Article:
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Whether it is "Redefining literary techniques and devices", "Justifying Papua New Guinea Literature", or "Translating the Bible into Anuki", these offer valuable reading for the paperless student of literature, and indeed the best sort of literary entertainment you can get out of Papua New Guinea. Check them out either on Soaba's Storyboard or The Anuki Country Press.

Friday, 16 July 2010

Writing habits and lifestyle

At about 4.30 am, Monday, July 5, storyboard woke up to surprise himself with the thought that he had loitered around long enough to turn 60 years old. Half an hour later, as the new day dawned and after a brief utterance of thanksgiving, he felt slightly at ease because he had, the previous night, completed reading the manuscript of Steven Winduo’s forthcoming publication, The Unpainted Mask, courtesy of Manui Publishers and UPNG Press & Bookshop.

But there was the preface yet to be written, he realized at that hour.

So, at his writing table some 25 minutes later and in the concluding paragraphs of the preface to that book, storyboard wrote: “...the central theme of the book, as noted earlier, lies in the mask and who wears it. Sometimes there is laughter noted in these masks; other times some suggestions of sombre moments in creativity, desolation, abandonment and much, much questioning as well as wonder and amazement.

This is an excellent collection of short imaginative prose. As I write this preface this morning at 5.30am, feeling somewhat surprised at myself for loitering long enough to turn 60, I come to realize that the long journey of literary creativity undertaken by my country during all those years has been worth it; and then, and then, I uplift myself with the thought that I could ask for no better way of celebrating this special day than to join in the dance of the masks by contributing just one sentence to The Unpainted Mask.”

After he had written that in long hand, storyboard reflected on his younger colleagues, particularly writers and artists, who could not make it to 60. However, he could console himself with the thought that even at 60 Shearston published Dead Birds, certainly not his last, and that Albert Wendt at 71 years old was still winning major international book prizes such as the Commonwealth best book award for 2009.

Albert Wendt continues to write, and as Paul Sharrad reports, “often in bed of an evening with family all around him.” One can imagine the lively atmosphere an old man finds himself to write in, what with all the bubus fighting over biros and exercise books, etc. Other writers such as the storyboard or Steven’s Window usually find themselves scribbling or typing away vigorously at 4.30 am to 5.30 am, just to avoid the nagging toddlers, before washing up for breakfast and then rushing off to school to drop off children or themselves to deliver lectures.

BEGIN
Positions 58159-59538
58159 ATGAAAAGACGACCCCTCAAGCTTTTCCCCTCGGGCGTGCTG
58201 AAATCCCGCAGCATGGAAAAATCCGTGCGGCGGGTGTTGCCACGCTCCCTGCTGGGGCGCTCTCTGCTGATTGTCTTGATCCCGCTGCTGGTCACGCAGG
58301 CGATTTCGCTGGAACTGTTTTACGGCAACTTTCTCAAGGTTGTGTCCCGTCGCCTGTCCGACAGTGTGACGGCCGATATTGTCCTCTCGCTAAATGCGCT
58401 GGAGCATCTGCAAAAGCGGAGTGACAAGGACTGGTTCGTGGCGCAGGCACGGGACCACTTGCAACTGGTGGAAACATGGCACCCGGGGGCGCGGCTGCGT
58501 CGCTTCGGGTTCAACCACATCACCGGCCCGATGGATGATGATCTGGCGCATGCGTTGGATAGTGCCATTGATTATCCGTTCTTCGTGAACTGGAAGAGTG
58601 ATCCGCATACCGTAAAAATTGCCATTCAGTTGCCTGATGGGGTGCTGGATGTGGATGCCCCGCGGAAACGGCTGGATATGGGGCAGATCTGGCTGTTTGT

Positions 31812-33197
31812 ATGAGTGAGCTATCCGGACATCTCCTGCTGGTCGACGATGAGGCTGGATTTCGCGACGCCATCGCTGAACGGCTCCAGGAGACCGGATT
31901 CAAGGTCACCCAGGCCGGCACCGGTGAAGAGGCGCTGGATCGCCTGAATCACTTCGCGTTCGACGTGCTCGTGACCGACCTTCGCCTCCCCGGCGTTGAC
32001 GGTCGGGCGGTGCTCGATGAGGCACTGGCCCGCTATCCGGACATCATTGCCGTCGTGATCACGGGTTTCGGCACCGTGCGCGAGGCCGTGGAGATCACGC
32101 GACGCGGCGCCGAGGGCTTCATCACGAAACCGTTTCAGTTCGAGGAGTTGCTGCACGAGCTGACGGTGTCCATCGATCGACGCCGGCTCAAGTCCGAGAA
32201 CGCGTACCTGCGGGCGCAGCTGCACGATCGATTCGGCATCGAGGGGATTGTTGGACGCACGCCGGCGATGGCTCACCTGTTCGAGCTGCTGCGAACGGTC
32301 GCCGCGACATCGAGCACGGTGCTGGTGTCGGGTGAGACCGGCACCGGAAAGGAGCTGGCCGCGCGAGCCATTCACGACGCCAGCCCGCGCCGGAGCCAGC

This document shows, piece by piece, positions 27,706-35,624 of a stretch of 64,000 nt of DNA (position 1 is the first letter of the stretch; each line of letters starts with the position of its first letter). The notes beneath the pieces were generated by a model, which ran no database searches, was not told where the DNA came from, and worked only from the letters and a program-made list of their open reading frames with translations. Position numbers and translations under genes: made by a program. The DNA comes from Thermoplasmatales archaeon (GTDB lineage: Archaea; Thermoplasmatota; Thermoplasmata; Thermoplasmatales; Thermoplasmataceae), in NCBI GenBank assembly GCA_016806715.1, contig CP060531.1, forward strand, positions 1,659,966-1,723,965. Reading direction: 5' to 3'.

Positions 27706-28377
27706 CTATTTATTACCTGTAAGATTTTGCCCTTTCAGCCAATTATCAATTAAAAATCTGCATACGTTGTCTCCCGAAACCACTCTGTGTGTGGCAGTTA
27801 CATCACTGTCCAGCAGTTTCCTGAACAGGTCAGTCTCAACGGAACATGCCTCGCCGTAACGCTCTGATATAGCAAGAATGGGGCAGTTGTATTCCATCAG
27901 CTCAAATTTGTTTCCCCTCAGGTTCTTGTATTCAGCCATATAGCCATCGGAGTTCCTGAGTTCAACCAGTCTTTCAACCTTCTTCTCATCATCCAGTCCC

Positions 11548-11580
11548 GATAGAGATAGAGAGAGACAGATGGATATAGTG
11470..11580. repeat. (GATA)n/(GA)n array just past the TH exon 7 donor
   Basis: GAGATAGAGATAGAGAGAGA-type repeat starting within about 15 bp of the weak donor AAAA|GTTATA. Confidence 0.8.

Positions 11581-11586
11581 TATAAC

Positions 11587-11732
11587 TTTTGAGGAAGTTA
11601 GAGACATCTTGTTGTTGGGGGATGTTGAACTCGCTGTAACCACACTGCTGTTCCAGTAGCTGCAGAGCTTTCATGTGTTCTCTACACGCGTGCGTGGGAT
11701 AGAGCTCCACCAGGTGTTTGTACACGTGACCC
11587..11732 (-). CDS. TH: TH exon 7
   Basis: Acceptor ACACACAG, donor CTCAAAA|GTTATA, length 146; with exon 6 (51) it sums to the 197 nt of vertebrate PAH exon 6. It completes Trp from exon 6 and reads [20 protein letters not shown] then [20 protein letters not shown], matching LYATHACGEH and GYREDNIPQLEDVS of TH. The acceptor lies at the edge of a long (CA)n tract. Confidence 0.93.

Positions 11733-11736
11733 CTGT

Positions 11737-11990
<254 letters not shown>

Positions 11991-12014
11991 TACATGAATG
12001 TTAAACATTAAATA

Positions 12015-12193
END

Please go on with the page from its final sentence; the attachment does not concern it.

But it really does not matter what job one does. Make it a lifestyle to wake up at 4.30 each morning and do some scribbling on a writing pad. It doesn’t matter what you write, as long as you are flexing the muscles, moving the limbs and that sort of thing. But above all, you are thinking in the process, and that is the sort of preoccupation that pays good dividends in the end.

We may not be absolutely aware of this, but great poems of the world are usually written between the hours of 4.30 and 6.45 in the morning. T.S. Eliot’s The Four Quartets, for example, or Rainer Maria Rilke’s Eight Elegies.

After all, what kind of a lifestyle is it that gets you working late well into the twilight of the next evening, if you know that you are bound to end up in a pub, probably stay longer than you should, then drive home to some rich food waiting – and then, instead of reading the labels of what you are about to consume, even at home, gobble everything down. Then retire, and then forget to wake up at 4.30 am the next day to observe the ritual of random scribbling before rushing off to the office without even saying goodbye to the little ones still asleep. And by the time you reach the office, lo and behold it’s 9.55 am.

All that time-tabling exercise of writing habits works perfectly – but only in principle.

Here’s the melodramatic part. Waking up at 4.30 am to do your writing simply means that by 6.45 am you are bound to feel a little exhausted again. We all are bio-physical entities, don’t forget. We cannot behave and perform like those carefully programmed mechanical instruments that are subjected to certain given commands.

So if by 6.45 am you are beginning to feel lethargic again, for goodness’ sake dive back into bed for a 30 minute nap before taking off for the office. Don’t worry. You won’t be more than 15 minutes late for work.

Most writers known to the storyboard use the remaining free morning hours at home to go out of the house for a stroll, and, on the pretext of buying breakfast at the local shop, greet the brightness of the new day and God’s glory through the smiling faces of neighbours. That gives them the energy to stay awake the whole day, as the following poetry suggests:

The kwamra’s dreams are waking                                    
And leaves that were written dead
Are waking deeper than the roots
Thant penned them. Each cotyledon
Each tentative bud saves the day.
The earth stands still, mauve-
Coloured and olive, a chalice
Before the morning sun

The earth is the ultimate
In our song of the womb:
The final grace that is mother.
Tall. Graceful. Elegant.
She embraces and shields us
Shows us the wounds at the side
At the feet and hands, where
The world has died. We sing praises
For her great strength, for the bread
She breaks; and the living spring
We drink from the cup of her hands.
From Kwamra: a season of harvest. 

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